We found that eclampsia patients had the highest prevalence of both intravillous and perivillous fibrin deposition compared to pre-eclampsia and control group respectively (40% vs. 17% vs. 2%; p<0.0001). Multiple areas of maternal floor infarction were more frequent in eclampsia compared to control and pre-eclampsia respectively (30% vs. 12% vs. 7%; p<0.0003). Eclampsia patients had 45% diffuse calcification compared to 33% in pre-eclampsia and 14% in the control group (p=0.018). The majority of the pre-eclampsia, eclampsia, and control group patients had normal villous basement membrane thickening. However, 15% of eclampsia patients had hyalinized villous basement membrane thickening compared to 0% in pre-eclampsia and control group patients (p<0.0001). Syncytial knots were more commonly present in eclampsia patients (75%) compared pre-eclampsia (73%) and control (26%) (p<0.0001) groups. Table 2 shows the distribution of various placental histomorphologic features in pre-eclampsia, eclampsia, and control group patients.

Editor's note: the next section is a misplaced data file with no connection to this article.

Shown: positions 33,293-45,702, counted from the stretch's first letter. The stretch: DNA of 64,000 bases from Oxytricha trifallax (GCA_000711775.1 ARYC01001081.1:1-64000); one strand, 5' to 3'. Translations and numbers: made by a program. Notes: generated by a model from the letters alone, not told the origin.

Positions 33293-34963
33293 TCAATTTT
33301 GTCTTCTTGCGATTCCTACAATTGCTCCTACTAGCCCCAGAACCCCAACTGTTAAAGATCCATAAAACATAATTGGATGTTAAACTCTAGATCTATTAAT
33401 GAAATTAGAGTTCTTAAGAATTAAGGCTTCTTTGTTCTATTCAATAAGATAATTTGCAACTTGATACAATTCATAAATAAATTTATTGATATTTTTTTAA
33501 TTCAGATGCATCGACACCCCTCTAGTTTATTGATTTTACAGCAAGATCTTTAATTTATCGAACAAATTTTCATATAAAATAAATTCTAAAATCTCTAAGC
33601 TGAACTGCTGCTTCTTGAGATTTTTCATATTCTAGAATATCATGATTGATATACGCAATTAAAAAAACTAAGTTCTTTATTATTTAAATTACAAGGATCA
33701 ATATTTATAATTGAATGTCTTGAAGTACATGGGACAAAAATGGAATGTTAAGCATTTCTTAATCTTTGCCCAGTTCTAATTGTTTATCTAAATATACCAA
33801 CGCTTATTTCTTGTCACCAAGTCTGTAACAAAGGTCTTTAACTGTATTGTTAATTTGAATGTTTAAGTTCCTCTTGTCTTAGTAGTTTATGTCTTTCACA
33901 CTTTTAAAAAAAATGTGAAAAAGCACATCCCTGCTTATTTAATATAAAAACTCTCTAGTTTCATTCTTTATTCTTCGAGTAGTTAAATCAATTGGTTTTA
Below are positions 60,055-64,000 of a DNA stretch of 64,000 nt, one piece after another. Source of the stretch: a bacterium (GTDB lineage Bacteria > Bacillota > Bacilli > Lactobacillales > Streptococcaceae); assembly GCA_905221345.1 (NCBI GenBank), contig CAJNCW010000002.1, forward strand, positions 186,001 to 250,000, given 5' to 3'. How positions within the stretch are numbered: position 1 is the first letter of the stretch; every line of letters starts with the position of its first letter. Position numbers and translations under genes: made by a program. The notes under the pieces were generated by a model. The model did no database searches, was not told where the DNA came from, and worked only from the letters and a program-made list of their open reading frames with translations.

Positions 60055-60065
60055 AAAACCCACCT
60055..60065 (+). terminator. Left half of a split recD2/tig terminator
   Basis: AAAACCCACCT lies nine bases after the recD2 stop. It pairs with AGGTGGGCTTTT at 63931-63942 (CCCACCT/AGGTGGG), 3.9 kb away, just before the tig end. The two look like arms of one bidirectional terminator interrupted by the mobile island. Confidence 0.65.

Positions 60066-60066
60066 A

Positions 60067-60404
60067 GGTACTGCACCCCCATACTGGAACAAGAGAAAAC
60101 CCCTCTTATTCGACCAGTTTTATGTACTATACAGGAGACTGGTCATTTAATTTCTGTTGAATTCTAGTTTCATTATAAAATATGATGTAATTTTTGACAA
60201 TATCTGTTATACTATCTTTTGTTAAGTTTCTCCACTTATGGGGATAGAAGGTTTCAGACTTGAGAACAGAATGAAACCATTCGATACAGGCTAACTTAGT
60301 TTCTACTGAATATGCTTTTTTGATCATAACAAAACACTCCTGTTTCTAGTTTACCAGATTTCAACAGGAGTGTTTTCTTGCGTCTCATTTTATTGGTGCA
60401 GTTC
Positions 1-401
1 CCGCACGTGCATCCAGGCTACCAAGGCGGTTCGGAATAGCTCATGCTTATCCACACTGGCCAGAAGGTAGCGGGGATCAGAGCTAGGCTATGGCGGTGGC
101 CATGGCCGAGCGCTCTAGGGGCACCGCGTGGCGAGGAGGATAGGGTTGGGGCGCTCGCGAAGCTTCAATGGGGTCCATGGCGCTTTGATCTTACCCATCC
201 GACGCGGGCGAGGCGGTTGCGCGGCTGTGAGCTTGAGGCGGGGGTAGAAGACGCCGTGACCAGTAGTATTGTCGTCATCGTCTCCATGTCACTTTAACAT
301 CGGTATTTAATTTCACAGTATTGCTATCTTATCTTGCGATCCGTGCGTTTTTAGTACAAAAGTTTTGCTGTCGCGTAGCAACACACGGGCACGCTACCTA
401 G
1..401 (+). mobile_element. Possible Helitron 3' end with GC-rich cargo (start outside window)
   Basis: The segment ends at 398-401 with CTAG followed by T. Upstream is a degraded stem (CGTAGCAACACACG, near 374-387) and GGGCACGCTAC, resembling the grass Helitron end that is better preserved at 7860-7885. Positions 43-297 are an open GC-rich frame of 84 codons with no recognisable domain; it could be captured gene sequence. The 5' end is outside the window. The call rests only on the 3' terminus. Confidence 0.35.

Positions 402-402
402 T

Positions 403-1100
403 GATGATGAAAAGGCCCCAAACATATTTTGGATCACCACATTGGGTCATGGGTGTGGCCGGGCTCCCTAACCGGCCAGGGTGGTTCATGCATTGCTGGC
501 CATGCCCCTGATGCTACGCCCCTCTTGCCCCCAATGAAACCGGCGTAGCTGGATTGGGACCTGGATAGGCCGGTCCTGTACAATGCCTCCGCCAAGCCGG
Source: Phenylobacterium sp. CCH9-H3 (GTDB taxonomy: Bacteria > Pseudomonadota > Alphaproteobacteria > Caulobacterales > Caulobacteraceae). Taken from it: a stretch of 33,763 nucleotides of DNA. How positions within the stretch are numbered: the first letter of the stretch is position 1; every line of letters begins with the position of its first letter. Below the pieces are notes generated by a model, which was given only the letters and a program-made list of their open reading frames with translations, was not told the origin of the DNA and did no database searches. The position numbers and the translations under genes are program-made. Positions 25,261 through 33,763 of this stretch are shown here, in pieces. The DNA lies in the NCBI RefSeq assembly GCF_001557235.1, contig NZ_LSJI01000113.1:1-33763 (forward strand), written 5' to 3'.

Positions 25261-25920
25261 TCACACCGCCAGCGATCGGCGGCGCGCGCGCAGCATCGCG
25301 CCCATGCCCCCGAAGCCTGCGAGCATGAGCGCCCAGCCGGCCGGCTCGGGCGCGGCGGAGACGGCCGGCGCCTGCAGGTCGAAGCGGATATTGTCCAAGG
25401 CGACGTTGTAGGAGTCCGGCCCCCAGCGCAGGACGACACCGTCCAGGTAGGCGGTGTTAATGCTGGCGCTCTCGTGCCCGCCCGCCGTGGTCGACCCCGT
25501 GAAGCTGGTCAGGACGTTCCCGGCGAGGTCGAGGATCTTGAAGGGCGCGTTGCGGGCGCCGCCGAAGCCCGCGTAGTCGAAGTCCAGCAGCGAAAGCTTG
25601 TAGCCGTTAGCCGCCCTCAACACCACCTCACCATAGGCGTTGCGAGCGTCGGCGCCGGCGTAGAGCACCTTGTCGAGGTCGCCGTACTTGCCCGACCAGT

Pre-eclampsia Eclampsia Control P-value
  Fibrin deposit <0.0001
Intravillous/perivillous 23 (77%) 10 (50%) 18 (36%)  
Intravillous + perivillous 5 (17%) 8 (40%) 1 (2%)  
Absent 2 (7%) 2 (10%) 31 (62%)  
  Maternal floor infarction 0.0003
Single area 19 (63%) 11 (55%) 13 (26%)  
Multiple areas 2 (7%) 6 (30%) 6 (12%)  
Absent 9 (30%) 3 (15%) 31 (62%)  
  Calcification 0.018
Focal 13 (43.4%) 7 (35%) 18 (36%)  
Diffuse 10 (33.3%) 9 (45%) 7 (14%)  
Absent 7 (23.3%) 4 (20%) 25 (50%)  
  Villous basement membrane thickening <0.0001
Normal 27 (90%) 8 (40%) 50 (100%)  
Thickened 3 (10%) 9 (45%) 0 (0%)  
Hyalinized 0 (0%) 3 (15%) 0 (0%)  
  Syncytial knots <0.0001